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MathThink rides again

It’s been two years since I last wrote a post to this blog. Originally, that hiatus came about because other issues took most of my time, and besides, my Coursera MOOC Introduction to Mathematical Thinking had reached a steady state, and the only input required of me was to show up on the class discussion forum once a day for the ten weeks the course ran, and interact with the class—or at least, the minority of registered students who were themselves active on the forums.

My absence became considerably longer because, faced with a need to generate revenue in order to survive as a company, Coursera rebuilt their course platform, tailoring it to a more production-line, largely instruction-based approach to education than the “Let’s take a typical, highly interactive Stanford course structure and make it available on the Web” that inspired many of the original MOOC pioneers, of which I was one. (Strictly, the Stanford group were x-MOOC pioneers, in deference to the Canadians who, a few years earlier, had created the very first MOOCs, subsequently renamed c-MOOCs, with the “c” standing for “connectivist”, not “Canada”. See here for the tortuous history.)

Coursera‘s shift—I would not go as far as to call it a pivot, though I think that Silicon Valley beloved term does apply to pioneering xMOOC-provider  Udacity‘s move to the corporate training market—was totally understandable, given their need to survive as a for-profit company. Unfortunately, many of the features they eliminated from their original platform left my course completely un-runnable.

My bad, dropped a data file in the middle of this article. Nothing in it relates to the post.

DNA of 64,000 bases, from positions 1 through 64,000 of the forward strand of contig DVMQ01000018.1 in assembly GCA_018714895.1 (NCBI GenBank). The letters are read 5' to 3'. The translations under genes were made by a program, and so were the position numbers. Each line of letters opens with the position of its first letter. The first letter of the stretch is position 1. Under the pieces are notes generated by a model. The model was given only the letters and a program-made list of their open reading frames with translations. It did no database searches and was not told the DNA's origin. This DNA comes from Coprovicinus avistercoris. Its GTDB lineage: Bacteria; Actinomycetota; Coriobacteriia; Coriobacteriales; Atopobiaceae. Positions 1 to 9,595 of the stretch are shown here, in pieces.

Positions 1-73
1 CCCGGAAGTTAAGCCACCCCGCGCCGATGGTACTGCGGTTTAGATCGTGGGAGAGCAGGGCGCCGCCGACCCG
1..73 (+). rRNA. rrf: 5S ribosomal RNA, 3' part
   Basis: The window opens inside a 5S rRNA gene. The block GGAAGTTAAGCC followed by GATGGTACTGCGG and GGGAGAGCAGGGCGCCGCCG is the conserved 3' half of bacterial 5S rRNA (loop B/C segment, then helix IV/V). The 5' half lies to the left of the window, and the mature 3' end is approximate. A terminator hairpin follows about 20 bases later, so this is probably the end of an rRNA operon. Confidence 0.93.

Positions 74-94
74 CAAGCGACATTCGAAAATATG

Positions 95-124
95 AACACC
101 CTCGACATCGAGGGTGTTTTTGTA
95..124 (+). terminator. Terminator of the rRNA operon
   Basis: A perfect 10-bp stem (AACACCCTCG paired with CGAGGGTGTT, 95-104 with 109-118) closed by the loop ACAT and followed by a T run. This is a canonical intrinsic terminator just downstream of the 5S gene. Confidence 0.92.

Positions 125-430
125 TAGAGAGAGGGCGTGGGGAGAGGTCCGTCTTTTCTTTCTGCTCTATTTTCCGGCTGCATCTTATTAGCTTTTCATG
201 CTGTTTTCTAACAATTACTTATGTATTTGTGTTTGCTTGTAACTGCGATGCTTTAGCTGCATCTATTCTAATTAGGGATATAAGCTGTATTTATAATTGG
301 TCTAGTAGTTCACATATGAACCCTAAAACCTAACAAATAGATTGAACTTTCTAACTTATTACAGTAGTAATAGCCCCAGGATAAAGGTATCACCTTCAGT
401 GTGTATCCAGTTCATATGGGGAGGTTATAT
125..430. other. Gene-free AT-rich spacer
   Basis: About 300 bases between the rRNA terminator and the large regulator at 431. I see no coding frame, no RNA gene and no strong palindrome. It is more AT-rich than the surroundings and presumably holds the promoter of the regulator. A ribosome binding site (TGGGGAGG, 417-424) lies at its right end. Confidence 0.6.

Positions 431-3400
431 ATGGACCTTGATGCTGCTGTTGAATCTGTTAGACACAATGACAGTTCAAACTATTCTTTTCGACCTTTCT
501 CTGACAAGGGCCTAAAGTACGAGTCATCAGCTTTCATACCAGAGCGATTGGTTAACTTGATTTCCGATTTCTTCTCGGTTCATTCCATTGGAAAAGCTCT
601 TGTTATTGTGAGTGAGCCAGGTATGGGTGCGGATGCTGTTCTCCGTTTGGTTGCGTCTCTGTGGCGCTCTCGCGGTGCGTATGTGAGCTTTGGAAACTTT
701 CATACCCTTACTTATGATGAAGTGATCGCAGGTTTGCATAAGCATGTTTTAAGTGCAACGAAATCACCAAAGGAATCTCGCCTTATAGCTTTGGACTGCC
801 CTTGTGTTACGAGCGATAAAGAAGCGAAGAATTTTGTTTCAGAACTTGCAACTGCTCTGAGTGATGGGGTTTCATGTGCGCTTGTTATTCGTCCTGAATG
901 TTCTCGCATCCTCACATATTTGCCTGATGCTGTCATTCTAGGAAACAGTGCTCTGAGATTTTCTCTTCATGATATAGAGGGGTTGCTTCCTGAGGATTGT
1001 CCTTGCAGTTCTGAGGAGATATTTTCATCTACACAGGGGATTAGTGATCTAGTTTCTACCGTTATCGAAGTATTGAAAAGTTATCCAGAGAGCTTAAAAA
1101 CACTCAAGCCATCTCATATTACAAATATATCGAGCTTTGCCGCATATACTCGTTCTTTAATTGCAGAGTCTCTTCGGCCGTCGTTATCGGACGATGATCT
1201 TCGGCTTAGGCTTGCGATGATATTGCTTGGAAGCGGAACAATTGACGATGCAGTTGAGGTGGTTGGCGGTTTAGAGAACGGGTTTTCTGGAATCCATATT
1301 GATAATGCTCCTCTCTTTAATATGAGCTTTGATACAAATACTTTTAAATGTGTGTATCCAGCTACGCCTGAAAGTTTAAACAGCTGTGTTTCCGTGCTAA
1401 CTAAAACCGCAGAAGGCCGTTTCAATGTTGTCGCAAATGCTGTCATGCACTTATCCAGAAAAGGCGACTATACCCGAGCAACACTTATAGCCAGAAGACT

It has taken almost a year, working with a Coursera engineer, for me to rebuild my original MOOC into something that will run on the new platform. That new edition of MathThink, as we insiders all called the course, launches on January 9. On the whole, I am pretty happy with it. I think many people will find it useful. But it is no longer the course I originally created (or rather, ported from the real classroom to a virtual one), and after the first run in early 2017, I will no longer play an active role. (That great, 1972 Douglas Trumbull sic-fi movie Silent Running comes to mind, with me corresponding to the Bruce Dern character. I know, I view education in a romantic way. I think most educators do. Why else would we do it?)

At some point, I may find the energy and the enthusiasm to re-create something like the original MathThink on the Open EdX platform, which, as a nonprofit, Open Source academic project, is not subject to the commercial pressures on a for-profit company. (Though in a subsequent post I will indicate why I think it will differ in significant ways from my original MathThink.)